Tenth of the Sikh Gurus, Guru Gobind Singh (1666-1708 C.E.) lived during an extremely dangerous time. His father, Guru Teg Bahadur, had sacrificed his own head to protect freedom of religion for Hindus, who were being threatened with conversion or death by zealous Muslim rulers. Abduction of women and pillage of goods were rampant, but the people were too timid and terrorized to resist. In the midst of this political situation, Guru Gobind Singh gained great stature as both saint and soldier: a leader of firm spiritual principles and intense devotion to God, and at the same time, fearless dedication to protecting all people from oppression and injustice. In 1699, he dramatically initiated five men from the lower castes as his Five Beloveds, blessing them with great courage as well as nearness to God. They became models for the Khalsa, the order of the pure which Guru Gobind Singh created to stand on the front line against injustice. The Khalsa were held to a very strict moral and spiritual discipline and under Guru Gobind Singh’s courageous inspiration, helped to turn the tide against Mughal oppression in India.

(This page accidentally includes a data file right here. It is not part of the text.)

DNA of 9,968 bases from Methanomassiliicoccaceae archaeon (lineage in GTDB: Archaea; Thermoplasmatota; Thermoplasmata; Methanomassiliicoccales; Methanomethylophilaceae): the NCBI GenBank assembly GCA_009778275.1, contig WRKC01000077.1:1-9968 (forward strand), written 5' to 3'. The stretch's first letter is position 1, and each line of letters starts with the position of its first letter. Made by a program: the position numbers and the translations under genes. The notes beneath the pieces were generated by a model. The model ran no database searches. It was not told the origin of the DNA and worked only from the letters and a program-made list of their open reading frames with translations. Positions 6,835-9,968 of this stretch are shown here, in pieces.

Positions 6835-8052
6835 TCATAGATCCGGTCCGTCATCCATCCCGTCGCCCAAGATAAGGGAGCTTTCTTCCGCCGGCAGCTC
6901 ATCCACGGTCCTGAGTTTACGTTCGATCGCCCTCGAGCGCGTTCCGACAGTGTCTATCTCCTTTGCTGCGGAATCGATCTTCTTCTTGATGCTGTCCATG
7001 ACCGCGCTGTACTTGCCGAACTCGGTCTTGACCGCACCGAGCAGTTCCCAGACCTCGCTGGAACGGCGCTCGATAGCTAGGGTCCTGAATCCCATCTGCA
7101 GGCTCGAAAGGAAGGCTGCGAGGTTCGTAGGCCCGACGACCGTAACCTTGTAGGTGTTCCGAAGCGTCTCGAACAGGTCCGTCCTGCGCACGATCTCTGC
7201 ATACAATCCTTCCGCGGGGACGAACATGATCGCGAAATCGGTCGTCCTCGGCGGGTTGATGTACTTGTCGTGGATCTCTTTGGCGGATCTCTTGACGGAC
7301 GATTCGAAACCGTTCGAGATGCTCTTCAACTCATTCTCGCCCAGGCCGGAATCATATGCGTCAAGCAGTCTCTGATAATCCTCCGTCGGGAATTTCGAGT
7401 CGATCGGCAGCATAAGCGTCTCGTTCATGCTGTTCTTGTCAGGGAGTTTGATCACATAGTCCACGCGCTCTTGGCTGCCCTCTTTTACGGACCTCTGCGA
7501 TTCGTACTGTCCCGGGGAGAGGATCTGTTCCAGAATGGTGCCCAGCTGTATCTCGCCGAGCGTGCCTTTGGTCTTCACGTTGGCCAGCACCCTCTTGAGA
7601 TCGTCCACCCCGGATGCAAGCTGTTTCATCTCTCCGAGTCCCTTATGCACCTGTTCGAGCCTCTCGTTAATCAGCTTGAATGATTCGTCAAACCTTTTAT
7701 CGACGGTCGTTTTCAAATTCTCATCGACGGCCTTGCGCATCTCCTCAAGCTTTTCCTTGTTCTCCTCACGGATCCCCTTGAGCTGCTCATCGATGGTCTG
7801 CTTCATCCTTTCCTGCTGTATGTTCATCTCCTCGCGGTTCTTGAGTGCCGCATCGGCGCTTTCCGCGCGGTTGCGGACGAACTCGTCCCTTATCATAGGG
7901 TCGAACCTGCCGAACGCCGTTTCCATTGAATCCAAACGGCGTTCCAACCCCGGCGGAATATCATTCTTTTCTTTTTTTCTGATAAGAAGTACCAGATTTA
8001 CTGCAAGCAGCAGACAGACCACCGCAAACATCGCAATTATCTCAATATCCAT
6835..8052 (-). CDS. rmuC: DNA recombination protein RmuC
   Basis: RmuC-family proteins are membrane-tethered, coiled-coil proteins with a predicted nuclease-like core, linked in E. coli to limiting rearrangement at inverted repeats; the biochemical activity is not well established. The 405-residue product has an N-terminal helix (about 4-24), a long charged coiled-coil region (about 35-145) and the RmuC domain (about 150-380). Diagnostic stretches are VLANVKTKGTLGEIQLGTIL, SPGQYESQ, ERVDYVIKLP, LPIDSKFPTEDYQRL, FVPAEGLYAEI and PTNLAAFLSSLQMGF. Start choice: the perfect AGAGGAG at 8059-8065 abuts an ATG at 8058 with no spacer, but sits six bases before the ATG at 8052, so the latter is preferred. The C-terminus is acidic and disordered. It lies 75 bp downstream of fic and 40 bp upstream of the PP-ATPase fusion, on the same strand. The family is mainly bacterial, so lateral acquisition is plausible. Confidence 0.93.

In addition to his spiritual and military leadership, Guru Gobind Singh was a gifted intellectual, and had many poets in his court. He was inspired to write many powerful spiritual compositions, including Jaap Sahib, but did not include them in the Sikh scripture, the Guru Granth Sahib. His writings have instead been collected in a separate volume, called the Dasam Granth. Upon his passing away, he instructed his Sikhs to regard the Guru Granth Sahib as their teacher.
Guru Gobind Singh is greatly revered at Gobind Sadan, for he is one of the two figures who began appearing in vision to Baba Virsa Singh when he was a boy and who continues to guide and bless his work.